Bennington, Vermont History and Lore
Geographically and historically, Bennington is truly a "special place where Vermont begins." Bennington is surrounded by the lush forested beauty of the Green Mountain and Taconic Mountain ranges, and borders the 350,000-acre Green Mountain National Forest, yet is only a short drive from both New York's Capital District and the cultural Berkshires of Massachusetts.
Bennington has a rich cultural heritage, beginning with the Native Americans drawn by an abundance of fish and game in and along the area's numerous waterways. In 1749, New Hampshire Governor Benning Wentworth chartered the first town in the territory now known as Vermont, and named it Bennington, in honor of himself. The town's original settlement was formed in the area known today as Old Bennington in 1761 by Congregational Separatists from Connecticut and Massachusetts.
The independent spirit of these early settlers was reflected in their overt resistance to land claims from New York colony and eventually led to the formation of a local citizen militia headed by Ethan Allen, which came to be known as the Green Mountain Boys. This militia later played a crucial role at the Battle of Bennington on August 16, 1777. That battle was a prelude to the surrender of British General John Burgoyne at Saratoga, which led directly to the success of the Revolution.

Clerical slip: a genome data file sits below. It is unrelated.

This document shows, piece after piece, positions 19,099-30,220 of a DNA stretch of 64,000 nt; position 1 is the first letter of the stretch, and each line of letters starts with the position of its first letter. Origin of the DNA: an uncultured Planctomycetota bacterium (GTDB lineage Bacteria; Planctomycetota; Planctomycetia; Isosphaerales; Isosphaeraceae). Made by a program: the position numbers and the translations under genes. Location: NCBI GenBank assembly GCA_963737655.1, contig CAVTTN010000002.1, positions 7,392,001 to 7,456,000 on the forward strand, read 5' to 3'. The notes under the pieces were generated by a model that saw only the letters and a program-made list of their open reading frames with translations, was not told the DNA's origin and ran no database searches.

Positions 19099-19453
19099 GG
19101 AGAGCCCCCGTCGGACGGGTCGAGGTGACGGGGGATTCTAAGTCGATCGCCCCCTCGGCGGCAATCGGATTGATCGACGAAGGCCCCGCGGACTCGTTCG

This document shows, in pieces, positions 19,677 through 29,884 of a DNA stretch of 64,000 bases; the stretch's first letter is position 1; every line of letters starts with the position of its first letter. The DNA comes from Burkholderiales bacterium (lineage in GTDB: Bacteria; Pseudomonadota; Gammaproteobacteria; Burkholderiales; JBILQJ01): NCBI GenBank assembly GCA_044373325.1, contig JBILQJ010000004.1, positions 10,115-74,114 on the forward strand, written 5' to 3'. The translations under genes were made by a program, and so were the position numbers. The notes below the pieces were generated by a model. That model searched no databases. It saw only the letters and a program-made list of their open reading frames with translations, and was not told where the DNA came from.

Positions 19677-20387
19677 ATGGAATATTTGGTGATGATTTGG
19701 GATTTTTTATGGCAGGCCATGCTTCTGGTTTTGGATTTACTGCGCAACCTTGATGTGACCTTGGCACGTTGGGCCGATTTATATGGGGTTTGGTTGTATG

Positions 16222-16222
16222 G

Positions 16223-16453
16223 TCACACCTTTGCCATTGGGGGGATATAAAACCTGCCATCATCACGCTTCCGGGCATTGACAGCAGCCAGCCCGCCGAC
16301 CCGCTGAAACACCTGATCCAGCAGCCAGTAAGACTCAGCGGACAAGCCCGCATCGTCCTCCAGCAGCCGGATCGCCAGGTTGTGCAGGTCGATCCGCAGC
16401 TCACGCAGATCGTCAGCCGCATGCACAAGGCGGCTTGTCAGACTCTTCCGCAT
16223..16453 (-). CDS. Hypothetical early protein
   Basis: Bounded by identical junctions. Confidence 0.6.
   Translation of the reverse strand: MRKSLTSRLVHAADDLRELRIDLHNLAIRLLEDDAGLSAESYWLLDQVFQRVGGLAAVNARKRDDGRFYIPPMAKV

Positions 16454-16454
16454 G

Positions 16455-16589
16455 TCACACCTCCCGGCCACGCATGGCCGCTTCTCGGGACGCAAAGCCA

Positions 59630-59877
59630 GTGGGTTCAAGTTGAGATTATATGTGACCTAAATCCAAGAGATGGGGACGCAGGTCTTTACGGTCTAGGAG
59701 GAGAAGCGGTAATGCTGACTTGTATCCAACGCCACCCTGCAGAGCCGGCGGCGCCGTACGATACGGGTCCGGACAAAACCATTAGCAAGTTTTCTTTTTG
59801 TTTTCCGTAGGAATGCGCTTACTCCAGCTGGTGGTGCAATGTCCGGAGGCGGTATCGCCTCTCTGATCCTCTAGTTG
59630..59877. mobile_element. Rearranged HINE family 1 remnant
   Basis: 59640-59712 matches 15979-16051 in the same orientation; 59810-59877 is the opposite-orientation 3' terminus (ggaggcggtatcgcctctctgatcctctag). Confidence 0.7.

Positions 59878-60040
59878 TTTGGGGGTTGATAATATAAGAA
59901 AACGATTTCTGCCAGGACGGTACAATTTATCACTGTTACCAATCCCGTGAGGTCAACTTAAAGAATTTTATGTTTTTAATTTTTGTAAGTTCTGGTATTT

The population of Bennington shifted downhill and downtown Bennington began developing in the early 1800's. There are three National Register Historic Districts within the town, one in each of its historic village centers: Old Bennington, Downtown Bennington and North Bennington.
Bennington's long tradition of manufacturing was stimulated by a ready availability of both water power and natural resources. Among the earliest industries in town were a sawmill, a grist mill, and a paper mill. The quality of pottery, iron, and textiles produced in Bennington came to be nationally-recognized. Some of the mills which housed these industries have now been adapted for modern uses.
Visitors may gain a better appreciation of Bennington's rich heritage by visiting a number of places within the town such as the Bennington Battle Monument, the Old First Church, the Bennington Museum, the Park-McCullough House, Bennington College, Southern Vermont College and three covered bridges.